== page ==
The beginning of a peace is where the pleasures of nature are indeed felt. But these pleasures depend upon one’s feeling for nature. No individual is the same. Nature is anything one wishes it to be. And a kind and sweeter life, to be in humour, without necessarily walking the paths of others, consists of a special yielding to the wonders of nature. This is a possible ideal.
By yielding to nature’s ways one can calmly engage with the seasons as they pass. The forest’s air can be turbulent. Shelter will be necessary. The senses are extended; nature’s offerings are absorbed and ingested. There is a half an hour available today and tomorrow and thereafter for imagining this. One need only make small times to allow in natural surrounds. There are forests and horizons which have been long serviced by nature.
For this half hour one is wild like nature can be. Nature is mysterious and uncontrollable; it is ambient and benevolent; it is impossible to understand since one struggles to understand oneself. It would be a great gift to simply allow it. Let things be as they are to be, even if it were painful, and abandon oneself to the uncertainty of order.
How can one bring into the self, the inspiration around, the forest’s nature? And where can it dwell? In veins, in muscles, in imperfections? As there is an end, when time for thinking ends, there is nowhere in the body it cannot be imagined to dwell. And from the effort of absorbing it, the insides become clean and toxic free, regularly ingesting nutrition, then voiding and staying healthy. And guilty pleasures and weaknesses have their place; one is quiet over fear; empty of affectations, anxieties, self doubt; and peaceable enough to stave off boredom and wishful dreaming.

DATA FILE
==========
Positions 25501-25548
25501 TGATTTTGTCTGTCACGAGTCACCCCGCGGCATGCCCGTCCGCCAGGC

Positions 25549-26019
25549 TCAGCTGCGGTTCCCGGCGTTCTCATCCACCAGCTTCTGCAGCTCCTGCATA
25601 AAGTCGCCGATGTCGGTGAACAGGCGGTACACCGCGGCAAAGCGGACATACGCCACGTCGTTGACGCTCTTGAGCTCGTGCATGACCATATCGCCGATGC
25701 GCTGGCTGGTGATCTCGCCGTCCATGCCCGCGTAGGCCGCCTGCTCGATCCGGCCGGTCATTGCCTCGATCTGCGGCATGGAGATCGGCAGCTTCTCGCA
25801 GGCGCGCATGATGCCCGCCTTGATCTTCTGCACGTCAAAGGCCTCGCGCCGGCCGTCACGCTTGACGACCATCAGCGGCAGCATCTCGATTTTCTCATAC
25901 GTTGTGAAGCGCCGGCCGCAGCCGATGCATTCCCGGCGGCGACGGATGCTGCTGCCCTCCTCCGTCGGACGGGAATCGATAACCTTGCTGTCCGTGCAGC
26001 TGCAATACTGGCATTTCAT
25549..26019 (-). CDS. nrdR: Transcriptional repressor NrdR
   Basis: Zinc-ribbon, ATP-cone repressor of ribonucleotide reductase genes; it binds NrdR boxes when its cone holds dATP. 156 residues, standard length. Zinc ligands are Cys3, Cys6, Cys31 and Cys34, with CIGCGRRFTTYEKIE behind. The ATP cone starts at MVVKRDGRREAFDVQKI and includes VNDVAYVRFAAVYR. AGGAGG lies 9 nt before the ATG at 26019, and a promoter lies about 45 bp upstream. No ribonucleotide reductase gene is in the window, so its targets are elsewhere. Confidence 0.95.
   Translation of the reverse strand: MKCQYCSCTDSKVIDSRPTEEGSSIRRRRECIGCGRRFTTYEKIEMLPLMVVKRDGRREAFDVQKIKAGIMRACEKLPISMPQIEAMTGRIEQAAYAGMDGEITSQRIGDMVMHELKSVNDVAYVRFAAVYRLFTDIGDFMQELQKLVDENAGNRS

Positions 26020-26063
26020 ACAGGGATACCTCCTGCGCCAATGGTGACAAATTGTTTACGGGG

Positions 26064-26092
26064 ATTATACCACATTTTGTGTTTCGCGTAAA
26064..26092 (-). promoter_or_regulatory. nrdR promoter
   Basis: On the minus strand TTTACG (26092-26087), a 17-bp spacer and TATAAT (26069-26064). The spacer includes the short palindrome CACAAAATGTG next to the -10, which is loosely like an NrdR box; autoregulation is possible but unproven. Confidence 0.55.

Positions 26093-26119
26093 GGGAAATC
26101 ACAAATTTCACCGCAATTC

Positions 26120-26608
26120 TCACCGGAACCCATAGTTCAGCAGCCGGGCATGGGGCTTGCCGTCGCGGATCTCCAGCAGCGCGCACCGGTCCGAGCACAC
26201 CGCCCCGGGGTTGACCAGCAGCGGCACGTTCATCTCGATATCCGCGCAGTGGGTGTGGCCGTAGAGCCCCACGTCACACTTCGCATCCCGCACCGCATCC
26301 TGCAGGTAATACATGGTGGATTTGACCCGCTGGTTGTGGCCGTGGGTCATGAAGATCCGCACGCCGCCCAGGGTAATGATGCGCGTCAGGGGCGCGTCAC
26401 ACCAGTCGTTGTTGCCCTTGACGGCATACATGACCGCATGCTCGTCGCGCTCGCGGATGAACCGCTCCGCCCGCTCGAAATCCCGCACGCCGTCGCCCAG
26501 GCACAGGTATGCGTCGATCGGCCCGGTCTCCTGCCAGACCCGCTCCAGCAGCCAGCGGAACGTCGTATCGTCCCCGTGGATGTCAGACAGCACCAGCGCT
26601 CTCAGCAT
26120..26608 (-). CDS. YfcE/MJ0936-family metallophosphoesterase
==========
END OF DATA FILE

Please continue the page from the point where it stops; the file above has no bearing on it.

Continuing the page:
In this quiet half hour an inward joy tickles the mind. In this stressful life there is room for imagining forest fragrances, forest textures. And the fragrances and textures are deemed essence, a little immortal, if one wishes. To an imagined end nature, and its forest, is seated in the body, the heart kept peaceable astride disquiet, troubles, complexities. One need only come into it, and make an abode with it at lunchtime. Nature is the centre of habitation, and is indeed habitation itself. Therefore, to the end of this half hour nature rests on the seat of individuality, and with the help of nature one temporarily clears guilt and stress; is quiet from fears and anxieties; and settled in family and relationships.
One keeps the heart at peace which keeps pure this individual temple of nature; and with a right and pure intention for work, rest, and play, and suffering also, without being in the least stressed, it pleases the self when it activates within. For the good of the body, and for health, there is a natural constancy present, cheering up the mood despite what baggage may cause stress to the mind. One enters these troubles, that one might overcome them, for within is an individual fortress, grown from one’s knowing, which defends, protects, and fights. Retreat to nature within during this half hour and all will be quite secure, peaceable, and calm.